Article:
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Investing/Strategies / Retirement Investing
|Subject: Re: Newbie IRA question||Date: 1/12/2005 1:58 PM|
|Author: pgray007||Number: 43999 of 79997|
This is my first post, and wanting to respond prompted me to pony up the $ to become a member here. While I'm still learning about retirement, I was in almost exactly the same situation as you 2 years ago and hopefully I can help you out. Hopefully this email won't sound too preachy, but I've been there, and let me tell you, it's a great feeling to get out from under that debt.
I had $26K in credit card debt, and was leasing an Audi TT. I had a "good" job with a Big 5 consultancy and thought I deserved these finer things. While I was hired to provide technical and budgetary assistance to big companies, I was managing my money like a 8 year old kid. I'd get a nice big check, buy some stuff, charge things here and there, go out to nice dinners, etc. I never really looked at where I was spending, and never really did any planning other than socking some money in my 401(k). After a couple years like this, I got to a point where one month I started going over the limit on a few cards, and could just barely make the minimum payment. I tallied up what I owed and it shocked me. I vowed to cut back but after getting out of crisis mode I was back to old habits. My pay went up, but I never really "got ahead."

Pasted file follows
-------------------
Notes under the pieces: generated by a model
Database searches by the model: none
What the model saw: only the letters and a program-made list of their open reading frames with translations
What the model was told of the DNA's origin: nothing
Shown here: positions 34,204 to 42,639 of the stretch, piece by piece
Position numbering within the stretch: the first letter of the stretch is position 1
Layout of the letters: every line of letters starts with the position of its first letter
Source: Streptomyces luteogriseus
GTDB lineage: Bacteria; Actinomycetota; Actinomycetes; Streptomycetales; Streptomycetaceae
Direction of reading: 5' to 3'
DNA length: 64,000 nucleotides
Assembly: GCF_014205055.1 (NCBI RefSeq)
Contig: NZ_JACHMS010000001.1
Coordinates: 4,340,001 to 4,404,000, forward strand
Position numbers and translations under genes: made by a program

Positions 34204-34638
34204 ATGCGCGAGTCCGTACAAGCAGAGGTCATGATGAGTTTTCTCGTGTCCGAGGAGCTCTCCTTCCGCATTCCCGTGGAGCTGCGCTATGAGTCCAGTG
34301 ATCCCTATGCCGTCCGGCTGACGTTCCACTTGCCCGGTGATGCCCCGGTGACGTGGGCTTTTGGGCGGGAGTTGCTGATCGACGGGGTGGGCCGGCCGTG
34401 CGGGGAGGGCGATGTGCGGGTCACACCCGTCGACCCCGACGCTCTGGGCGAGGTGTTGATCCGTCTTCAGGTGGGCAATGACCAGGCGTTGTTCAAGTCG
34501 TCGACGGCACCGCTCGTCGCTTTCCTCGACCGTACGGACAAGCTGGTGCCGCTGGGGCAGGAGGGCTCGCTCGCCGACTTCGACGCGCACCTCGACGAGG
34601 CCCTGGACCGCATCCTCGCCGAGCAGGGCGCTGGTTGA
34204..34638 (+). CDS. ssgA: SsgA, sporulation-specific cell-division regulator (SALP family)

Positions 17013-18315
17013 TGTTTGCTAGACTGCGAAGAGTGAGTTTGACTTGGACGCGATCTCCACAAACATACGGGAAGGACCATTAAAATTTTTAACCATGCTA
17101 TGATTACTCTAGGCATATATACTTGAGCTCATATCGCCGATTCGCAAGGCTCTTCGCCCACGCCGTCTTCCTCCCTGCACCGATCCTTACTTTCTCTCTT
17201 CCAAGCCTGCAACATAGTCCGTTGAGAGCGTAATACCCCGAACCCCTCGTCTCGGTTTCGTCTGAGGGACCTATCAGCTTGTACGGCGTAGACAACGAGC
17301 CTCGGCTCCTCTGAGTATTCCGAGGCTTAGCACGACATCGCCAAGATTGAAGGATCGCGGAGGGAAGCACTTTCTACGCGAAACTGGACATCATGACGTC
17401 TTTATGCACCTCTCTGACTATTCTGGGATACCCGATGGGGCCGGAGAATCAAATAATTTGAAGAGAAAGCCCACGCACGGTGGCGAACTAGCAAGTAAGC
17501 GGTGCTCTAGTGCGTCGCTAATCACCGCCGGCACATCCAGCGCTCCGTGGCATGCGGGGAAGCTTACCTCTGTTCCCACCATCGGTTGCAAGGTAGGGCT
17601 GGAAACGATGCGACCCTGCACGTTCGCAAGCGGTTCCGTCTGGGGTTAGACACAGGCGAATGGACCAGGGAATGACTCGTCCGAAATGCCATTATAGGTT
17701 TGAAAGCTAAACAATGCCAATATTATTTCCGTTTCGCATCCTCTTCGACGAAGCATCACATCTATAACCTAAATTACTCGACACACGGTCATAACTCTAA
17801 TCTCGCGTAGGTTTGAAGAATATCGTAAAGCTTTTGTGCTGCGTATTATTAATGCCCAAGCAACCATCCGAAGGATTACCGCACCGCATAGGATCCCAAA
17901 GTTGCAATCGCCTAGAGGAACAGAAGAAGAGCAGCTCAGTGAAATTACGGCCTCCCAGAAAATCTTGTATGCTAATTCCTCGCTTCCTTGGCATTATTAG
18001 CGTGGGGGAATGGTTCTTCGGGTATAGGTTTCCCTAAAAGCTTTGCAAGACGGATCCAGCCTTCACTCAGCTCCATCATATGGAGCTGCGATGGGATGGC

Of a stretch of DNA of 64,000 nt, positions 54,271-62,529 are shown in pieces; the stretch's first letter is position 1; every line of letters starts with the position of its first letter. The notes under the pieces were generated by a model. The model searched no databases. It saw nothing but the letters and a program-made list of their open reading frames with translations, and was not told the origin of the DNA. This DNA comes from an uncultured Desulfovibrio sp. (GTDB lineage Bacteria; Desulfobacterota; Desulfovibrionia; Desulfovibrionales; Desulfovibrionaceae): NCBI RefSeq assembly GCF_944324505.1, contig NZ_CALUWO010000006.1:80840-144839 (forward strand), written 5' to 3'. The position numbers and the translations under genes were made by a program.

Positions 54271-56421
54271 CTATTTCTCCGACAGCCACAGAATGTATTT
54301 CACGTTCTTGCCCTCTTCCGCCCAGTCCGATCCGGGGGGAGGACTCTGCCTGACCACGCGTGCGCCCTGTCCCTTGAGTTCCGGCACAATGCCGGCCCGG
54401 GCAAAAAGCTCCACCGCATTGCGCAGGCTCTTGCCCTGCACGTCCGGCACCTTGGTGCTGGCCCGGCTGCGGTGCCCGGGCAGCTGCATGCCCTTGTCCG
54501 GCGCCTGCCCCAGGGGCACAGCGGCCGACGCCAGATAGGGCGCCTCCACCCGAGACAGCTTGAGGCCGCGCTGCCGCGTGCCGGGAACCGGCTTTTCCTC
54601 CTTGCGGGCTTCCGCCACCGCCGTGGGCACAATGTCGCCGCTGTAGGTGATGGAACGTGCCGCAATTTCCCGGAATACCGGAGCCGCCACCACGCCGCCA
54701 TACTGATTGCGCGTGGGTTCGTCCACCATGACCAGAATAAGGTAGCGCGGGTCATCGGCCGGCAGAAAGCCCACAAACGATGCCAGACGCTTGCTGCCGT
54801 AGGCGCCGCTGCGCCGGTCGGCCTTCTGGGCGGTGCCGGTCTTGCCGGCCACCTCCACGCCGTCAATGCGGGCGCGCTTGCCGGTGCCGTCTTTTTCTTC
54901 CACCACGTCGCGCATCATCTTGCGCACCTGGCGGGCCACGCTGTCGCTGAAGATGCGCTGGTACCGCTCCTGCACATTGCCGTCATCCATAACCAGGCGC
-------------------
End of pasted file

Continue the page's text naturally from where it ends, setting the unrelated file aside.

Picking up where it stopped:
Finally something snapped, I think mainly that I was considering marriage, and I didn't want to start my new life with $26K hanging over my head. At the risk of sounding like a sap in a bad soap opera or self-help commercial, the first step really is mental. Decide you're ready to fix up your finances, and then mentally take yourself out of the picture. I would play a game with myself where once a week I would pretend I was the CFO of Me, Inc., and was tallying up figures I had no personal stake in. If you look at the numbers impassionately, you can figure out a strategy, rather than doing the addition, and having some insurmountable figure like $26K owed as your bottom line.
Next, go to Costco or Staples and get Quicken or MS Money. There are always hefty rebates around tax time. Take you last month's statements, and again, acting as an impassioned observer, tally everything up. I then took a month and kept my old habits, but made sure to sit down once a week and record everything. At the end of two months, you'll have some data to work with. I use MS Money, but I would imagine Quicken has a similar feature where you enter your credit card balances and interest rates, plus what you want to pay against your debt each month, and it tells you who to pay. Pretty simple stuff you could accomplish with a pen and a paper, but MS Money automates things, plus has a nice graph where you can see your debt disappear. This really helps inspire you to keep going.
In combination with a debt reduction plan, you can create a budget, and have it keep a tally of what you're spending in certain areas.